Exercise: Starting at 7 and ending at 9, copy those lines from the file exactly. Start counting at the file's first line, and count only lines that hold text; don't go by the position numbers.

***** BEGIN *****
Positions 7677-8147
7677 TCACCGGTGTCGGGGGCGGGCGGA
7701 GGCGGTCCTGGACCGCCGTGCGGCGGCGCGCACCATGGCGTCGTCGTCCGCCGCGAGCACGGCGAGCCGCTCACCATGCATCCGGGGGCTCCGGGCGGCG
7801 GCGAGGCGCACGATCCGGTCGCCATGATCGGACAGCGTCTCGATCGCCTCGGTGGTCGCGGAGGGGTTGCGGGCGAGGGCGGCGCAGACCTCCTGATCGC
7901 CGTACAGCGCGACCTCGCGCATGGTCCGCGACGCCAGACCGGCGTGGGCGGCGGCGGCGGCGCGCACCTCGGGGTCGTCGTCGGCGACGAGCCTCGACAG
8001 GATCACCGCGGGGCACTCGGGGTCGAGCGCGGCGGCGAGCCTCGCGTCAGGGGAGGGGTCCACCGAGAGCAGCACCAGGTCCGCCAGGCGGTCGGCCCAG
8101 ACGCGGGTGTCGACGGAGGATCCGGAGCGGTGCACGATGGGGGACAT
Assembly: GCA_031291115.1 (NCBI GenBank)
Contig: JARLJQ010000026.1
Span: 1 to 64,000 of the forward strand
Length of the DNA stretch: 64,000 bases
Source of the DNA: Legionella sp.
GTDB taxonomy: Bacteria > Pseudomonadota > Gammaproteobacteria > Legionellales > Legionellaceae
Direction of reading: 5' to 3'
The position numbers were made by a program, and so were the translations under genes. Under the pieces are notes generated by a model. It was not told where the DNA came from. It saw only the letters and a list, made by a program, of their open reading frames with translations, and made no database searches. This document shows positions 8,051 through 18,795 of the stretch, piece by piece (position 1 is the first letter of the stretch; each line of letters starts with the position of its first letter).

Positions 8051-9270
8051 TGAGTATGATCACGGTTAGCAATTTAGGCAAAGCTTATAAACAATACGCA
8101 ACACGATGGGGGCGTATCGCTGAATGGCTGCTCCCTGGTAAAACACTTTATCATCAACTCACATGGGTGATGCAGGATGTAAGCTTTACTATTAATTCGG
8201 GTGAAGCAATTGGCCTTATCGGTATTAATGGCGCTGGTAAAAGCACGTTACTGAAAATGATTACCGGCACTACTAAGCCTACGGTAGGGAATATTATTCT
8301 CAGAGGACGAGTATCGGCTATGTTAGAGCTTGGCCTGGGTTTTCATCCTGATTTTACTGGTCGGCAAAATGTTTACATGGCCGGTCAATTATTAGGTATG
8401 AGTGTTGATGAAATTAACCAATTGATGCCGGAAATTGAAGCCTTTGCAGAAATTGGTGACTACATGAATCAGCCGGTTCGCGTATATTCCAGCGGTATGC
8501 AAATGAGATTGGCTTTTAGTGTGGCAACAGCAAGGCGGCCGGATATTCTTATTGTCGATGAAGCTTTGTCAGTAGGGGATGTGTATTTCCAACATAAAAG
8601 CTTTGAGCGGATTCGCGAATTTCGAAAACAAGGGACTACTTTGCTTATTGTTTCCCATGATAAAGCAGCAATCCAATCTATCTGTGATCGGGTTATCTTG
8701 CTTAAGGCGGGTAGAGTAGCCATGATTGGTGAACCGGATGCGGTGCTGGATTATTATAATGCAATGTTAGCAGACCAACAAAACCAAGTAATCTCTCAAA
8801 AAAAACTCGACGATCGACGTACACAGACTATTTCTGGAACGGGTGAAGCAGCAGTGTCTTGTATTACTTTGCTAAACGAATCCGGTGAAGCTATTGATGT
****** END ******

8101 ACGCGGGTGTCGACGGAGGATCCGGAGCGGTGCACGATGGGGGACAT
Assembly: GCA_031291115.1 (NCBI GenBank)
Contig: JARLJQ010000026.1